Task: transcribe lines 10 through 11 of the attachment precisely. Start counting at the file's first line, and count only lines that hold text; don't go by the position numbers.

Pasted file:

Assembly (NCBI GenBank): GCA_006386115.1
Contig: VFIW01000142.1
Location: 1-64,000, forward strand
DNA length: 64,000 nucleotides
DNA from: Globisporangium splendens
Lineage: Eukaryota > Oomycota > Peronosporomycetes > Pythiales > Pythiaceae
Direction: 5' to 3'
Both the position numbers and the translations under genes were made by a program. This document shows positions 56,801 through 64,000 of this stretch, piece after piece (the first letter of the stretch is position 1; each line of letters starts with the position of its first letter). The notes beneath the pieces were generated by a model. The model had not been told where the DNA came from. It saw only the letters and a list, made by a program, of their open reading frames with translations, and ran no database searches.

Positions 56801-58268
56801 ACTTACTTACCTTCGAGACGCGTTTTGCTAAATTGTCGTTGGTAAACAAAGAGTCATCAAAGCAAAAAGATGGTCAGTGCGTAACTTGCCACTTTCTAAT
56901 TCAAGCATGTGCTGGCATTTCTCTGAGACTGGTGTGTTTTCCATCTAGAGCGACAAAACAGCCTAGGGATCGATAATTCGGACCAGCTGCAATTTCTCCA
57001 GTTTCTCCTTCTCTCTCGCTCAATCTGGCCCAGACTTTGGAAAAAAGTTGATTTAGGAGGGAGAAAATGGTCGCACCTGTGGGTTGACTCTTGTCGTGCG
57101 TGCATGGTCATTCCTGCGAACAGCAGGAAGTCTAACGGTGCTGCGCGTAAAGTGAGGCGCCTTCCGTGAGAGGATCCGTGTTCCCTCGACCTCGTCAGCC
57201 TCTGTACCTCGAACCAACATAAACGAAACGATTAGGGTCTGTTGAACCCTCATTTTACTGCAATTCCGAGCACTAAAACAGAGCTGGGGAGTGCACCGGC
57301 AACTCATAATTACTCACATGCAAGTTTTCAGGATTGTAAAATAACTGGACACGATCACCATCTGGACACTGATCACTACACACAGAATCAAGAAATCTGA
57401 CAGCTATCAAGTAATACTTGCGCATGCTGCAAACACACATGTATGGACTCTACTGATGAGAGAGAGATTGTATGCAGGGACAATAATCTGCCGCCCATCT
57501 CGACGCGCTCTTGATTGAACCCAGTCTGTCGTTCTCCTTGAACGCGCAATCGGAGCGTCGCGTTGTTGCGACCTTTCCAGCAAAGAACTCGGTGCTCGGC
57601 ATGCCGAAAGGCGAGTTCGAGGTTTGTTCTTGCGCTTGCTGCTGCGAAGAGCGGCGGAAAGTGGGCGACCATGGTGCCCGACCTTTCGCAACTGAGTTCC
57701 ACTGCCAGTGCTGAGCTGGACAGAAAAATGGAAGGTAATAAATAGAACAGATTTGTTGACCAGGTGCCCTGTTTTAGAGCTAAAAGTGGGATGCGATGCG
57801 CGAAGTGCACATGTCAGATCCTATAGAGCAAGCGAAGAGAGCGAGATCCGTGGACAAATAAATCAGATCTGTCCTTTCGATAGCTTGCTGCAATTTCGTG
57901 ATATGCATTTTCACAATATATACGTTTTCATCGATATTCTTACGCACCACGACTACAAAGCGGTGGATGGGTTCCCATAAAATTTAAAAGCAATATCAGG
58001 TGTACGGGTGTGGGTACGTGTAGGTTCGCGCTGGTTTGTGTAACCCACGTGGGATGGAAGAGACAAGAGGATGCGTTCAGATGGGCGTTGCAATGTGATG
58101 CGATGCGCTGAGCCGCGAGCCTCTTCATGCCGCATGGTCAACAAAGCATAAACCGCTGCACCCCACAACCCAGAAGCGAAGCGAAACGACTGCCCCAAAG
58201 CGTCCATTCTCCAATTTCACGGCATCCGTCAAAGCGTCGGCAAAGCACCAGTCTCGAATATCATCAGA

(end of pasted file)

56801 ACTTACTTACCTTCGAGACGCGTTTTGCTAAATTGTCGTTGGTAAACAAAGAGTCATCAAAGCAAAAAGATGGTCAGTGCGTAACTTGCCACTTTCTAAT
56901 TCAAGCATGTGCTGGCATTTCTCTGAGACTGGTGTGTTTTCCATCTAGAGCGACAAAACAGCCTAGGGATCGATAATTCGGACCAGCTGCAATTTCTCCA